On most days, we go about our business on autopilot. Our everyday lives are filled with the mundane and boring, rarely having an influence on our lives or the world. Sometimes though, things can change within a matter of seconds. Our safety and survival are suddenly in the balance.
On one summer night in July of last year, University of South Carolina student, Jordan Dinsmore, found herself faced with this very terrible reality. At around 1 in the morning, Jordan was returning home from the restaurant where she worked.
She arrived at the apartment complex where she lived and was confronted by men holding a gun. Jordan just exited her car; the males emerged from the woods near her vehicle and aimed the weapon at her.
“I panicked and started screaming,” she told Teen Vogue. “‘Shut up, or I’ll shoot you,’ the guy holding the gun told me as he forced me to the ground.”
The men forced Jordan to get back into her car. They couldn’t handle the car’s manual transmission. So they made her drive to an ATM and withdraw $300.
Jordan begged them to just take her car and go. Her kidnappers refused: “‘Now you’re going to drive us somewhere else,’” one of the young men said. “‘And when we get there, you’re going to be raped.’”
The young woman’s mind raced: “I thought back to my mom,” she told WCBD.
“She was almost a victim of sexual assault when she was in college, and she fought back and fought the man off, and I thought, ‘You know, I’m going to be strong like my mom. I’m going to get myself out of this.'”
Jordan’s mother, Beth Turner, urged her daughter to: “never let someone take you to a second location” because “that’s where the really bad stuff happens.”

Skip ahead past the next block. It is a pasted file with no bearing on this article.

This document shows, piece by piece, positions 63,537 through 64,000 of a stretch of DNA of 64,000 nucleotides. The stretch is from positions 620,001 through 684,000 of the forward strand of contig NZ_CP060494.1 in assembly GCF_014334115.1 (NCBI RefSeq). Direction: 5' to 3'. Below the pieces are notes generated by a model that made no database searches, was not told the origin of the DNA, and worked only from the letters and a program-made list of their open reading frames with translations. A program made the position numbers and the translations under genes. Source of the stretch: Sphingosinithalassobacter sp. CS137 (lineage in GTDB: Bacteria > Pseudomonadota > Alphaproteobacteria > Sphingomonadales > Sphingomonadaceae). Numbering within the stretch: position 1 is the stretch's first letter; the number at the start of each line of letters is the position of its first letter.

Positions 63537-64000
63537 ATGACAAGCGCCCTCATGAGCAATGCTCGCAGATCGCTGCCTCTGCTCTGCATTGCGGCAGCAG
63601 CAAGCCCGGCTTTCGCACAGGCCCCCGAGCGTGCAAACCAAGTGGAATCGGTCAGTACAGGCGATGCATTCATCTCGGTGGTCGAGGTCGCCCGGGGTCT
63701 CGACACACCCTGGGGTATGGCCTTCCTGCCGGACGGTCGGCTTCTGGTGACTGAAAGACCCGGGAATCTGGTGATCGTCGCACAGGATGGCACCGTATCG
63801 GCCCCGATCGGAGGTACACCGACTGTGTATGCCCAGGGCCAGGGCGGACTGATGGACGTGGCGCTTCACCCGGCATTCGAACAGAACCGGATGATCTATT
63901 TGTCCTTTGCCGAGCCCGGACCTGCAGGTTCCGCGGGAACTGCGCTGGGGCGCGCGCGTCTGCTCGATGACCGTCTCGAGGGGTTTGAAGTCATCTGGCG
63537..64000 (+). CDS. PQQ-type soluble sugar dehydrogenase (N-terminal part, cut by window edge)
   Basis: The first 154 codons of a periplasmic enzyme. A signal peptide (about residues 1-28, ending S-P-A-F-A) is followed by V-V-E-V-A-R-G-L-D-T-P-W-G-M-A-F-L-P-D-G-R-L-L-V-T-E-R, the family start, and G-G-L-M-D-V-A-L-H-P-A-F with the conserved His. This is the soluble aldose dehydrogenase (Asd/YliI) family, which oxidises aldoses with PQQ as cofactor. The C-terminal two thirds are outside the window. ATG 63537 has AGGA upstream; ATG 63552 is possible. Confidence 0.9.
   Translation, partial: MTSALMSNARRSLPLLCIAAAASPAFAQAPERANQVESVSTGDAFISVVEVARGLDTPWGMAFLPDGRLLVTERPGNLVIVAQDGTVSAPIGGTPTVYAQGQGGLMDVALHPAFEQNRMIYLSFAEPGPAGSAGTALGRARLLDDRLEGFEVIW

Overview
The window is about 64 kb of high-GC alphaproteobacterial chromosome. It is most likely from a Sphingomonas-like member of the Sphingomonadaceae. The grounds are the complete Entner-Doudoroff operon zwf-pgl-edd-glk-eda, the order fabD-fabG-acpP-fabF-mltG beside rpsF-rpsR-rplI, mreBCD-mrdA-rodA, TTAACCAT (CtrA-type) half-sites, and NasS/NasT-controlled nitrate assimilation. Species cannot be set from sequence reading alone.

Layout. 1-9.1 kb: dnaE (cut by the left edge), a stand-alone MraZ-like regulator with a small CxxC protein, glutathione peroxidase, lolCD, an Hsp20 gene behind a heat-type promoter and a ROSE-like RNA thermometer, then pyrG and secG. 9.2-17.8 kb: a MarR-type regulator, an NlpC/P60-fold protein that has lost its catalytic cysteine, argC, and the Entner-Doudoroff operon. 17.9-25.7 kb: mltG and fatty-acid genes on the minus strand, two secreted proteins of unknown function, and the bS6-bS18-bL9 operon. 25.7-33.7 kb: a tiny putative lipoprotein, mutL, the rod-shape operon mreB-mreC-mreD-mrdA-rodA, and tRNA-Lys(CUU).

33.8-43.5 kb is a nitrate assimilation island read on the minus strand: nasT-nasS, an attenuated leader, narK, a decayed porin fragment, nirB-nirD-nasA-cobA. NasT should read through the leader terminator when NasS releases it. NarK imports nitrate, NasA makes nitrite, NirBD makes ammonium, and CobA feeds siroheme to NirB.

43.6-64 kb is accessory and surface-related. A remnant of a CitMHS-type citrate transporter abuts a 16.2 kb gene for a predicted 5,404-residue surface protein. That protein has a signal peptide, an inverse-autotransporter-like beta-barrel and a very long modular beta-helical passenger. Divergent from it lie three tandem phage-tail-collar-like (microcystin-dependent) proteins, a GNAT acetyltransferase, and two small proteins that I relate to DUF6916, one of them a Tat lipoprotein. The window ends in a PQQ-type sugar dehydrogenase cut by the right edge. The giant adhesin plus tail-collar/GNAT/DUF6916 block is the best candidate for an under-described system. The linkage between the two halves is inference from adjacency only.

Jordan recalled her mother’s well-meaning advice. When she returned to her car, she got in but didn’t buckle her seatbelt. She drove but waited until she reached an intersection before making her move.
Three cars were also approaching from different directions. Jordan then put her vehicle in neutral and threw herself from the moving conveyance.
Because they couldn’t drive her car, her kidnappers fled. A good Samaritan noticed Jordan running away and called 911.
The shaken brave woman called her mother; she first assured her she was all right before recounting her frightening encounter.
“You know, as a parent, you tell your kids stuff all the time,” Turner said. “You don’t know what they’re listening to you, don’t know what they’re paying attention to, and to hear … that she was listening and that was what was with her in her head … feels really good.
“I had always told her, don’t ever let somebody get you out of the public eye.
“I knew she was a tough, smart, bright girl… I didn’t know she had this in her, though,” she said with a proud smile and a shake of her head. “I didn’t know she had this in her.”
Thanks to her mother, Jordan survived and got away from those who wished to harm her. And the criminals have been apprehended. Jordan’s kidnapping robbery and attempted rape were part of a growing crime spree targeting white U of C students. This is according to Richland County Sheriff, Leon Lott.
The suspects are three African-American teenagers. Their crime spree ran from July 3rd to July 26th. They first started targeting delivery drivers and robbing them. From there, their crimes escalated. They started carjacking their victims, eventually attempting to sexually assault Jordan.
The two 15-year-olds aren’t named by the media because they are minors. The older of the trio is believed to be 17-year-old Raquan Green: “This was a crime spree. They would not have stopped,” Lott said. “They made a statement that they did not like white people and they were only going to rob white people.”
Jordan is very brave for escaping her kidnappers. Most kidnapping victims don’t survive to tell their stories. Beth Turner’s advice saved her daughter; by sharing this story, you could maybe save your own life or someone else’s.